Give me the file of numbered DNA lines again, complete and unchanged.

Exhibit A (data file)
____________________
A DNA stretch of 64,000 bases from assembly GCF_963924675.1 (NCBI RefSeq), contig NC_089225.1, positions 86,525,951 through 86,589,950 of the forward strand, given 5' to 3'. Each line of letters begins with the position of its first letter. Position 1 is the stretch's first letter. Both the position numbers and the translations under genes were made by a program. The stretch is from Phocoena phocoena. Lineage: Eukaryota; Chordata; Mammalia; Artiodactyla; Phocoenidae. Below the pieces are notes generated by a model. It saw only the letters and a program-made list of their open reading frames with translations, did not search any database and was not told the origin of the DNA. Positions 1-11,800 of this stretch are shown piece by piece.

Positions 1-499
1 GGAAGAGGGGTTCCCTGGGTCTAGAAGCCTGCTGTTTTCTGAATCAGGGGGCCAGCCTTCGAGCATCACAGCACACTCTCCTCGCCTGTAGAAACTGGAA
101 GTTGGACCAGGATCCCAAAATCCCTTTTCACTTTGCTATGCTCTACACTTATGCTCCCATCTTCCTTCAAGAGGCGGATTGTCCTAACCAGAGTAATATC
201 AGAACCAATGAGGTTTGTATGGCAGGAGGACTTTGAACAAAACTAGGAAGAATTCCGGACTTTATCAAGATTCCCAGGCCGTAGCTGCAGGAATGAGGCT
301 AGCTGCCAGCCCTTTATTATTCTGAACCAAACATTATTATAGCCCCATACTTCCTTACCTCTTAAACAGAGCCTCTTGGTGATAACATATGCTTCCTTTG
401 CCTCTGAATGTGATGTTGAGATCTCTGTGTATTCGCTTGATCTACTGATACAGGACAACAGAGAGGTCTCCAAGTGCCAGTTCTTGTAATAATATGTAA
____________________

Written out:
A DNA stretch of 64,000 bases from assembly GCF_963924675.1 (NCBI RefSeq), contig NC_089225.1, positions 86,525,951 through 86,589,950 of the forward strand, given 5' to 3'. Each line of letters begins with the position of its first letter. Position 1 is the stretch's first letter. Both the position numbers and the translations under genes were made by a program. The stretch is from Phocoena phocoena. Lineage: Eukaryota; Chordata; Mammalia; Artiodactyla; Phocoenidae. Below the pieces are notes generated by a model. It saw only the letters and a program-made list of their open reading frames with translations, did not search any database and was not told the origin of the DNA. Positions 1-11,800 of this stretch are shown piece by piece.

Positions 1-499
1 GGAAGAGGGGTTCCCTGGGTCTAGAAGCCTGCTGTTTTCTGAATCAGGGGGCCAGCCTTCGAGCATCACAGCACACTCTCCTCGCCTGTAGAAACTGGAA
101 GTTGGACCAGGATCCCAAAATCCCTTTTCACTTTGCTATGCTCTACACTTATGCTCCCATCTTCCTTCAAGAGGCGGATTGTCCTAACCAGAGTAATATC
201 AGAACCAATGAGGTTTGTATGGCAGGAGGACTTTGAACAAAACTAGGAAGAATTCCGGACTTTATCAAGATTCCCAGGCCGTAGCTGCAGGAATGAGGCT
301 AGCTGCCAGCCCTTTATTATTCTGAACCAAACATTATTATAGCCCCATACTTCCTTACCTCTTAAACAGAGCCTCTTGGTGATAACATATGCTTCCTTTG
401 CCTCTGAATGTGATGTTGAGATCTCTGTGTATTCGCTTGATCTACTGATACAGGACAACAGAGAGGTCTCCAAGTGCCAGTTCTTGTAATAATATGTAA